Official newspaper of The University of Texas at Austin

The Daily Texan

Official newspaper of The University of Texas at Austin

The Daily Texan

Official newspaper of The University of Texas at Austin

The Daily Texan

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October 4, 2022

Students struggle to find affordable housing options near campus

Rachel Zein

Editor’s Note: This is the second piece in a two-part series of stories examining the affordable housing options available to students looking to live in West Campus. The first part ran Thursday.

When Lorena Lopez was 16, she came to Austin for a music competition. She remembers seeing the campus for the first time and being shocked by its size; her hometown, El Paso, was not as amazing as this city. Looking back, she cannot believe how awed she was by the size of UT.

“I came again my junior and senior year and every time I was like, ‘I want to come again so bad,’” Lopez said. “My dad has always been a big fan of UT. I always saw him with shirts and hats and stuff. And I was like, ‘Oh, I can actually come here?’”

Lopez started at UT three years ago, intent on becoming a doctor. The senior has changed her mind since then — she is staying an extra year to finish up a human development and family sciences degree. She works at the YMCA taking care of kids, and wants to pursue a career where she can work with children. Her salary isn’t bad, but she said she doesn’t really rely on the job; her scholarships and grants take care of most of her expenses.

“I wanted to get away from studying and stuff,” Lopez said. “It’s not like all I’m going to spend my paycheck on [is] clothes. My parents have been [having trouble] with bills, and I have siblings in high school. They want to go to [a] concert and I’m like, ‘I got you.’”

Lopez lives in The Ballpark Apartments, a large complex in Riverside, a student housing community south of Interstate 35. She started looking for housing in West Campus, but realized most of the options within her price range were unfurnished — being from El Paso, having a furnished apartment was a priority.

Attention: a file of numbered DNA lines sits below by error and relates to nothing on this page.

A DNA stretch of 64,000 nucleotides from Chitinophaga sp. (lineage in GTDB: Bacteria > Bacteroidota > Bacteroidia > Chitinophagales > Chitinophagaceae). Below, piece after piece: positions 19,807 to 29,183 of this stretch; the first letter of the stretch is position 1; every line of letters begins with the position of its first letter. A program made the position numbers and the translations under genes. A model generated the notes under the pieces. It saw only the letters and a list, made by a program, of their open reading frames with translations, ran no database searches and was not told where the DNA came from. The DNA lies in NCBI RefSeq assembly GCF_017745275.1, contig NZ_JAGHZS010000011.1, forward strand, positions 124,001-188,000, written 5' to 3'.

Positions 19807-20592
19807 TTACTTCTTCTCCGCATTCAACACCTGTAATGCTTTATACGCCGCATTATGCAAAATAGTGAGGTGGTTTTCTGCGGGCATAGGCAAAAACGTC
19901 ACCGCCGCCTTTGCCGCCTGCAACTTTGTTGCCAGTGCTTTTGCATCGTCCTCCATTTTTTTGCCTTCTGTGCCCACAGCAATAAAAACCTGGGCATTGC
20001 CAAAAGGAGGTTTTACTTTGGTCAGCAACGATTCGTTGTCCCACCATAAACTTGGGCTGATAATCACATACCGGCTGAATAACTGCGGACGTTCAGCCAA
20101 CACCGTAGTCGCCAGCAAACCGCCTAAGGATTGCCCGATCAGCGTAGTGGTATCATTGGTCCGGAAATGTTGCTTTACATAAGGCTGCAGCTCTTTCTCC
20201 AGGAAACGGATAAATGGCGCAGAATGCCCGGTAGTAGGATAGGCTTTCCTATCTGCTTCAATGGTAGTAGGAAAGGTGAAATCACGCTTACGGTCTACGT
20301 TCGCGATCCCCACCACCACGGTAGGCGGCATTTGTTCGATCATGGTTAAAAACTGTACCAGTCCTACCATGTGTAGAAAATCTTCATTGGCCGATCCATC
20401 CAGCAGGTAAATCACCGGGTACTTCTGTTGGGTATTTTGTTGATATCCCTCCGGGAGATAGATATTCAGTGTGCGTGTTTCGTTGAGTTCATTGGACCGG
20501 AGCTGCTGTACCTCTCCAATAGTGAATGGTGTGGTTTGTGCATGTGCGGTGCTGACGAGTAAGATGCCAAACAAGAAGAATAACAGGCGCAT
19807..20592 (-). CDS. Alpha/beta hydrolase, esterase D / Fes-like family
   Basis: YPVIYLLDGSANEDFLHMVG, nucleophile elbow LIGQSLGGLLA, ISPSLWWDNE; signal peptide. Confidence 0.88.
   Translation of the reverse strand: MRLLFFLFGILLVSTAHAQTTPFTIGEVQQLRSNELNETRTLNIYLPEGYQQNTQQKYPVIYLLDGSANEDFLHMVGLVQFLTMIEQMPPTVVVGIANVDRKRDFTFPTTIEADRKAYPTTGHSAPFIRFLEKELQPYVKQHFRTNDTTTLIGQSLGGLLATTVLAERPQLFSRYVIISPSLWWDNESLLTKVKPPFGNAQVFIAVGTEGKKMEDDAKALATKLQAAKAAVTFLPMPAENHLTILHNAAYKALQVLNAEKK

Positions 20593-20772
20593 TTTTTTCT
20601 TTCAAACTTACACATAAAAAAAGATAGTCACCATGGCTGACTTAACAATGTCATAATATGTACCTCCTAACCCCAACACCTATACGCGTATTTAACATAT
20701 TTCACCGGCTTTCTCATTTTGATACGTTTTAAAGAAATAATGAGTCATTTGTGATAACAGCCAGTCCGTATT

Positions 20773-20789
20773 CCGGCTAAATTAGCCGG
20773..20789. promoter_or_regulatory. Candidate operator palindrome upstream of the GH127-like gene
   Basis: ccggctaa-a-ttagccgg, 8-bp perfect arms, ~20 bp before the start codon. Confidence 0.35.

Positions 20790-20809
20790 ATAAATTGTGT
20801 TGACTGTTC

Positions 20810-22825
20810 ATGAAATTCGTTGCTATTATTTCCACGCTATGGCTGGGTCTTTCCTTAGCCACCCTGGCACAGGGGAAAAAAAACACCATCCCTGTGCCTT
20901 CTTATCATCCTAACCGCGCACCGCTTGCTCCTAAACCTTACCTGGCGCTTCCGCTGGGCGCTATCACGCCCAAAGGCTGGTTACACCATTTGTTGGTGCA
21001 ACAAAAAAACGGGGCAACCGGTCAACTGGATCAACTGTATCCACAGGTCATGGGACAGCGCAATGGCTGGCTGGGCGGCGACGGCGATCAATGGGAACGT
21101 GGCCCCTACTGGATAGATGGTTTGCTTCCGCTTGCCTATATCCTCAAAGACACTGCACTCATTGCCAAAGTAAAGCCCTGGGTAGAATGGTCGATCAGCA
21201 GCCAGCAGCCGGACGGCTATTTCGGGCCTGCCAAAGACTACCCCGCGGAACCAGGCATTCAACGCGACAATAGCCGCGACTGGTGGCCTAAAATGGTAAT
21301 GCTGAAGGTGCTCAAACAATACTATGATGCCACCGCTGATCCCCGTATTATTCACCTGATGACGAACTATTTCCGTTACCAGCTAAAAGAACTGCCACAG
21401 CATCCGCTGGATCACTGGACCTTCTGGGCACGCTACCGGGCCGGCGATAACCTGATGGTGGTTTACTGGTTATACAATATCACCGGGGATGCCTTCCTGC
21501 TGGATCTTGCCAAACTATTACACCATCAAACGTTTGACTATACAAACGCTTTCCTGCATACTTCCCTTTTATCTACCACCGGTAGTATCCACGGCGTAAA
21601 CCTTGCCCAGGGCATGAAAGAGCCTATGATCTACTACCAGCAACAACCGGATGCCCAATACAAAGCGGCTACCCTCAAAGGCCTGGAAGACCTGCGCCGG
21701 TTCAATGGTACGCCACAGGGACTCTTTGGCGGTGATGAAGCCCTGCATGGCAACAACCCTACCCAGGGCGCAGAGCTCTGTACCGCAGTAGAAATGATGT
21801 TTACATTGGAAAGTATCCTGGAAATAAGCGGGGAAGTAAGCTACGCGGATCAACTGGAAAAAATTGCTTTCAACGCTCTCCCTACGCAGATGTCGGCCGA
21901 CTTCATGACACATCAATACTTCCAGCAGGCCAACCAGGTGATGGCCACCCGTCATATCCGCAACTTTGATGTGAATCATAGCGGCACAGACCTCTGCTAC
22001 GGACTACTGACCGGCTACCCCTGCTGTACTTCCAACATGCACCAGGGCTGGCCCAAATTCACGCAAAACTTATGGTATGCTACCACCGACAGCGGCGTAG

“We started looking at West Campus … just because it was West Campus,” she said. “We saw a bunch of apartments but it was just really pricey. Nothing there was under $800 or $700 a month. Here, I’m paying $555.”

History junior Faye Cheung cookes in her apartment's kitchen in Riverside, an area that is farther away from campus, but considerably less expensive to live in than other student options. Rachel Zein | Daily Texan Staff


In an attempt to offset the rising costs of West Campus, the city of Austin wrote the University Neighborhood Overlay (UNO) ordinance, which calls for developers within the area to make a minimum of 10 percent of their units affordable housing and require them to pay a fee in order to opt out of providing more than 10 percent. Affordable housing in Austin is called “S.M.A.R.T. Housing,” which stands for safe, mixed-income, accessible, reasonably priced and transit-oriented housing.

Gina Copic, the real estate and development manager for the Neighborhood Housing and Community Development of the City of Austin, oversees the incentives that power the S.M.A.R.T. Housing program. Requiring affordable housing is prohibited by state law, so the city came up with a program to encourage developers to provide affordable housing, Gina Copic said.

Incentives to provide S.M.A.R.T Housing include flexible regulations on height and parking. Developers do not have to participate, Copic said.

Marketing senior Kara Simmang is currently studying abroad in New Zealand, but plans to return to her S.M.A.R.T. Housing unit, which she has been subleasing, next semester. She pays $616 for a one-bedroom unit normally priced at around $1,000. It can technically be labeled as affordable, she said, but it depends on who you’re asking.